Local Christian organization files lawsuit, was stripped of $400k grant

MEDFORD, Ore.– A Medford Christian organization is suing the Oregon Department of Education and its Youth Development Division after it said it was stripped of $400,000 in grant money.

The lawsuit said a new rule prohibits faith-based organizations from receiving grants, if they prefer members of their own faith as employees or volunteers.

Youth 71Five Ministries said they have been receiving grants from Oregon’s ‘Youth Community Investment Grant Program’ for years.

They believe this new rule is unconstitutional because it discriminates against their organization, on the basis of religion.

71Five Ministries Executive Director Bud Amundsen said, “we have that right. It’s been removed. We want it returned and secured so that we can work in the lives of young people.”

Youth 71Five Ministries has operated in Medford for the last 60 years, under various names.

It provides youth mentoring services across Southern Oregon, including community centers and camps in a number of locations.

Earlier this month, Youth 71Five filed a lawsuit after it says it was stripped of $400,000 in grants by the state Department of Education.

Attorneys with the ‘Alliance Defending Freedom’, or ADF, believe the state’s new rule violates the first amendment rights of 71Five Ministries.

Senior Counsel from ADF Jeremiah Galus said, “the Supreme Court has said, very clearly, three times now in the past seven years, that government officials cannot exclude a religious organization from an otherwise available government program, just because of their religious character and beliefs.”

ADF said Oregon’s ‘Youth Community Investment Grant Program’ changed its rules for the 2023-2025 grant cycle, to prohibit organizations like 71Five from preferring members of their own faith as employees or volunteers.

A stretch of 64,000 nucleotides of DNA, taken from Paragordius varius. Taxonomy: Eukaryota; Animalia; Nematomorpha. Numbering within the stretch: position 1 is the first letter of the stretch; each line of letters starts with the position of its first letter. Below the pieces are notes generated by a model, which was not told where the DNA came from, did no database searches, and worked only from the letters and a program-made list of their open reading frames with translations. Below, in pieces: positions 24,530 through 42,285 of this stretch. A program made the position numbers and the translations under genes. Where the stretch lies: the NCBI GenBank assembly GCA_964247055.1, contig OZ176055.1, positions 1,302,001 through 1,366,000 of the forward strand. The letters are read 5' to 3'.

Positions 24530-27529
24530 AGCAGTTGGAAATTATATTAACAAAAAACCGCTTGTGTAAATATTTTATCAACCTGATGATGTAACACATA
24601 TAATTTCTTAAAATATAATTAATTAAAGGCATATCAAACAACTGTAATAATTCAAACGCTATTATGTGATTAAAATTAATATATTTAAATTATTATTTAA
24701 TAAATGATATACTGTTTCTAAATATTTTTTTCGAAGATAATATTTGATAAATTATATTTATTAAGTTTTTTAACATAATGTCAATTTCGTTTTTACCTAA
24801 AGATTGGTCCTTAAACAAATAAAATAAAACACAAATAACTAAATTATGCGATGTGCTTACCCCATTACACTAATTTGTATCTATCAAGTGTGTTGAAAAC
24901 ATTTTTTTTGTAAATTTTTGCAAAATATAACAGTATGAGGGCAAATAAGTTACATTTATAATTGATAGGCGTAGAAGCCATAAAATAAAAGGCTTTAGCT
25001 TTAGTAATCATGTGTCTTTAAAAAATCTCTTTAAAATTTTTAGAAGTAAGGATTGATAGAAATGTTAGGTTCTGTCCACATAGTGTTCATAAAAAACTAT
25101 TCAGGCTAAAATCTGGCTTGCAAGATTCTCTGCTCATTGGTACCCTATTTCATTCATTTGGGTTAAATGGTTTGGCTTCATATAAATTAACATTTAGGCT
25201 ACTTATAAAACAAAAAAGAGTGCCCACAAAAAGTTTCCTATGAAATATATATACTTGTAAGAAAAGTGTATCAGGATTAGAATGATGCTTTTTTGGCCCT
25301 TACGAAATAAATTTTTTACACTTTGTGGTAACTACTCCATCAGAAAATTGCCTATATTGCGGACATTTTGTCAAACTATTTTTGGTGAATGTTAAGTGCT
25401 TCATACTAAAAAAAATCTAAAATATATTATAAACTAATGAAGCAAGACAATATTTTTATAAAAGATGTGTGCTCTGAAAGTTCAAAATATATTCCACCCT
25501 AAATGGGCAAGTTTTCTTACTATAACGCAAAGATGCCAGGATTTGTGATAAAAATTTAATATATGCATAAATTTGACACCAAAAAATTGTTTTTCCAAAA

They said it’s not fair for the state to expect a Christian ministry to hire people who aren’t religious.

Employment applications for Youth 71Five include a number or religious questions, including asking about the applicants faith background and asking them to agree to a statement of faith.

“We are given freedom to alight our staff and volunteers with our mission,” Amundsen said, “we exist to share God’s story of hope with young people through trusting relationships in any relevant way.”

Amundsen said the grant was originally awarded to 71Five in June of 2023 and then stripped away three months later.

For Amundsen, the grant money is absolutely vital to his organization.

“Money buys time, right? That’s where having that awarded and us making plans to accomplish programs with that funding and then having it pulled puts us in a really tough spot,” Amundsen said.

NBC5 reached out to Brian Detman, the director of ODE’s Youth Development Division.

He said the organization will not comment on any pending legal action.

© 2024 KOBI-TV NBC5. All rights reserved unless otherwise stated.

Former NBC5 News reporter Derek Strom is from Renton, Washington. He recently graduated from the Edward R. Murrow College of Communications at Washington State University with a degree in Broadcast News and a minor in Sports Management. He played in the drumline with the WSU marching band. These days, he plays the guitar and piano. Derek is a devoted fan of the Mariners, Seahawks, and Kraken.
Skip to content